Mr Michael Moss

Consultant Orthopaedic Surgeon

01243 753032

info@michaelmoss.info

Knee Ligament Injuries

I’m seeing an increasing number of patients with knee ligament injuries. This is because people are keeping fit and active longer and more people are still actively taking part in contact and hazardous sports such as skiing as they get older. The Medial Collateral Ligament (MCL) is most commonly injured but usually responds well to non-operative treatment and surgery is often not required.

Anterior Cruciate Ligament Reconstruction

The anterior cruciate ligament is a complex and very important structure to the stability and function of the knee joint not only in sports but also in the activities we carry out on a daily basis. It is the second most commonly injured knee ligament, often occurring with a meniscal injury.

Tearing this ligament often leads to instability of the knee and it stops an individual taking part in sport or simple pivoting movements during normal activity. Long term instability, with giving way of the knee, is associated with premature wear (osteoarthritic) change in the joint.

The anterior cruciate ligament passes in the centre of the knee connecting the femur (thigh) and tibia (shin) bones together. The knee joint is capable of complex movements during which the femur and tibia are held together by the anterior cruciate ligament which is the primary (most important) restraint to the knee. Other ligaments around the knee aid in stability, but they are of less or secondary importance to knee joint stability.

Therefore, if you rupture the anterior cruciate ligament, the femur is able to move in an abnormal and unrestrained way on the top of the tibia causing instability or “giving way” of the joint. This may cause further cartilage injury and, in the long term, is associated with degenerative change or osteoarthritis in the knee.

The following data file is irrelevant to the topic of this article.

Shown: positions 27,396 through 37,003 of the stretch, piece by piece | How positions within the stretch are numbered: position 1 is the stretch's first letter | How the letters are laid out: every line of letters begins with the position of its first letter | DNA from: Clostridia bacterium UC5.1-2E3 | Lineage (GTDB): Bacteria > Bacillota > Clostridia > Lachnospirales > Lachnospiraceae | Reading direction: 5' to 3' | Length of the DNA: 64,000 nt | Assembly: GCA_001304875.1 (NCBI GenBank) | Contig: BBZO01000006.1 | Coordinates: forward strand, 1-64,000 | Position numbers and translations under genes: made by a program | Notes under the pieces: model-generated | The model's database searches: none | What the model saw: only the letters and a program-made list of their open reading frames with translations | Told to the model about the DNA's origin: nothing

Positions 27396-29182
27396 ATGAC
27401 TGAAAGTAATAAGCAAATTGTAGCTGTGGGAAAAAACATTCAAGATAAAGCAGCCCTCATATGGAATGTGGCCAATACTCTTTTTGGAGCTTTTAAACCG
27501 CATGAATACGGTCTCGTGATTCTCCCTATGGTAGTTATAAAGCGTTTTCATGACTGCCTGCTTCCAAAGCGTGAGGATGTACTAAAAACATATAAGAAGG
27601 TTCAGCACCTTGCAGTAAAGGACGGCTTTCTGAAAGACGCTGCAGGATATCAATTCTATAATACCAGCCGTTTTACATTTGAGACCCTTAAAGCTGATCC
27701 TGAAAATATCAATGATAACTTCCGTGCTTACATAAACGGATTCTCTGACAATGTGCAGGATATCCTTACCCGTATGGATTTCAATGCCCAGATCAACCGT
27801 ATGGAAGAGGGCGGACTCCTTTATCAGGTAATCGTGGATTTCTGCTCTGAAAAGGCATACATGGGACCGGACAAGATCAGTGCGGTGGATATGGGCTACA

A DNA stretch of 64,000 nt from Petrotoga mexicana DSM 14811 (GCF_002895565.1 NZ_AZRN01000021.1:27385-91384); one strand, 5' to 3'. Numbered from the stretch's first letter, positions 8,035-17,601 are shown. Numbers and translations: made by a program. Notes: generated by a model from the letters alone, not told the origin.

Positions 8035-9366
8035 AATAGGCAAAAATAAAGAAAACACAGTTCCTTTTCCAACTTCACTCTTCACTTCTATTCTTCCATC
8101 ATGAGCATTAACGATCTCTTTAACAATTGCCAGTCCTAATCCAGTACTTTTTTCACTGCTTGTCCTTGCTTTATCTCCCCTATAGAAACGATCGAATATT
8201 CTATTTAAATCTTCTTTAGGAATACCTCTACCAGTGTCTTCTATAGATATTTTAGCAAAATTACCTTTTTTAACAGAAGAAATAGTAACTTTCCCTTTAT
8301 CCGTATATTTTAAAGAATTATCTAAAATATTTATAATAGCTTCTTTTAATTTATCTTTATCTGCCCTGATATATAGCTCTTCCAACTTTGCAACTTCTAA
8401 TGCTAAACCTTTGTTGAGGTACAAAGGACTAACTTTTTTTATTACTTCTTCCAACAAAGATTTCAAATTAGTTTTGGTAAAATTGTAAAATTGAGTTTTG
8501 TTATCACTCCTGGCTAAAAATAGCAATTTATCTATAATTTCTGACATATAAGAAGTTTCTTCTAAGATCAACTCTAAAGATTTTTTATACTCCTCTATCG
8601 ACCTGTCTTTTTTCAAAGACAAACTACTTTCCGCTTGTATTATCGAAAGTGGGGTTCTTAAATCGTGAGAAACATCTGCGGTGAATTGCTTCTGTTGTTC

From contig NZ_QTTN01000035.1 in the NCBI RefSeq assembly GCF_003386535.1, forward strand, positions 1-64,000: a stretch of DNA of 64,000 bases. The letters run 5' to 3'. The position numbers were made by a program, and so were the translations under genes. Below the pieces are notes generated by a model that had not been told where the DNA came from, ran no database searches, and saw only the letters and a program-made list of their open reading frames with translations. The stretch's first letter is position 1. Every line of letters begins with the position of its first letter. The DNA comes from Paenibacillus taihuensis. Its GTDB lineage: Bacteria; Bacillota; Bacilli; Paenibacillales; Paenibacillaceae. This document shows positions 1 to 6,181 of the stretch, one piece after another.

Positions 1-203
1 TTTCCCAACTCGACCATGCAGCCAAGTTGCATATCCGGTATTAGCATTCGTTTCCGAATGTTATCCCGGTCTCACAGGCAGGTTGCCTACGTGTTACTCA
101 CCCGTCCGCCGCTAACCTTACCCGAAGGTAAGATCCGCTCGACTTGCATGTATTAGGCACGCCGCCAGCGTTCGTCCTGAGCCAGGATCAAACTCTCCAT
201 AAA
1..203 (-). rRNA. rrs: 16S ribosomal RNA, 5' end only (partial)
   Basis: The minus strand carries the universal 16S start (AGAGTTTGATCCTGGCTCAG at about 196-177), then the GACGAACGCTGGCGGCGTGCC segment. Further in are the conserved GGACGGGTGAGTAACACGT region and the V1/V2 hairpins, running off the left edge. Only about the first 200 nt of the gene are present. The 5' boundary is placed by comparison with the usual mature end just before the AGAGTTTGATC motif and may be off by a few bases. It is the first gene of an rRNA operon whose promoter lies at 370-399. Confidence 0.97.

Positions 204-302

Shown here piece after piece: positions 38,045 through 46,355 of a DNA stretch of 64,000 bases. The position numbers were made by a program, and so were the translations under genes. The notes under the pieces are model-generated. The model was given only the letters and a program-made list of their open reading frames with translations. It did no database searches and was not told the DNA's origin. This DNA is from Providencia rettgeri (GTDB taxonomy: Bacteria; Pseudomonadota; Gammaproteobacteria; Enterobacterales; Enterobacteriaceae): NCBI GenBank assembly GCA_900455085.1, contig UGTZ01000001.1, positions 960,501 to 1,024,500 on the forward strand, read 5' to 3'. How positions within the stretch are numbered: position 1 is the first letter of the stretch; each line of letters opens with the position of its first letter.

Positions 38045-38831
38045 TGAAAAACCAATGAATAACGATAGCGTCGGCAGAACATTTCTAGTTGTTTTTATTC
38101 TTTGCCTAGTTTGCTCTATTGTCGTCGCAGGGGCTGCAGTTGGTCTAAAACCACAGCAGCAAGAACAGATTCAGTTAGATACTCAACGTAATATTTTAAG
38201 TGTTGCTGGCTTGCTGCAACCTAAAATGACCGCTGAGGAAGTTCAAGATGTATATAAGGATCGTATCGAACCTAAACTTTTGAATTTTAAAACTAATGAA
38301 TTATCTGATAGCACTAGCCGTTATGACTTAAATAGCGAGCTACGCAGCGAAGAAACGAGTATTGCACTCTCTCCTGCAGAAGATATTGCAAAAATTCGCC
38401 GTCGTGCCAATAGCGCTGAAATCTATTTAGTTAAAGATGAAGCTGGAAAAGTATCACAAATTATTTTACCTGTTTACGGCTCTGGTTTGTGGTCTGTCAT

Reconstruction of the ACL is aimed at restoring function and stability to the joint and in the long term preventing any early wear and tear changes or subsequent cartilage damage. There have been significant advances in the technique allowing me to reconstruct this ligament with some great results for my patients.

Currently, there are two main types of reconstruction available. With both procedures, I use the patient’s own ‘ligament like’ (tendon) tissue as grafts. These use either two of the Hamstring tendons or the central part of the Patellar tendon. The decision which to use is based upon the build of the patient, their sporting activity and condition of the knee.

Both procedures are performed predominantly arthroscopically, except for the tendon graft harvest which must be performed through a small incision over the front part of the knee. The position of the graft is all important to this procedure and considerable expertise and care is required to correctly orientate the graft and re-establish the stability of the knee. New methods of fixation allow immediate mobilisation and full weight bearing straight after the operation without the use of a knee brace.

Frequently Asked Questions

What should I expect when I come to hospital?

Following your appointment with Mr Moss, his practice manager Niki Bassett will get in touch to offer you a convenient date and time for admission. Following this discussion you will have an hour-long appointment with our pre-assessment nursing/physiotherapy team. This will be to discuss medical history, medication, recovery after surgery, equipment you may need, home circumstances and any worries you may have regarding your treatment. The nurse will liaise with Mr Moss’s anaesthetist regarding your test results. If the anaesthetist is concerned about your medical history he may ask you to attend another appointment to see him in clinic.

On the day of admission you will be taken to your room by one of our receptionist team. The nurse in charge of your care will confirm your medical history and check your medication has not changed since your pre-assessment appointment. You will then be prepared for theatre. Mr Moss and his anaesthetist will see you prior to theatre to explain fully what they will be doing and consent with be obtained.

Following surgery you will continue to be looked after in your own room by the nursing and physiotherapy staff.

Mr Moss or his anaesthetist will review you on a daily ward round. You will be visited daily by our resident medical doctor who is on-call to answer any questions. You will also be visited by our pharmacist to ensure the pain medication is suitable for you.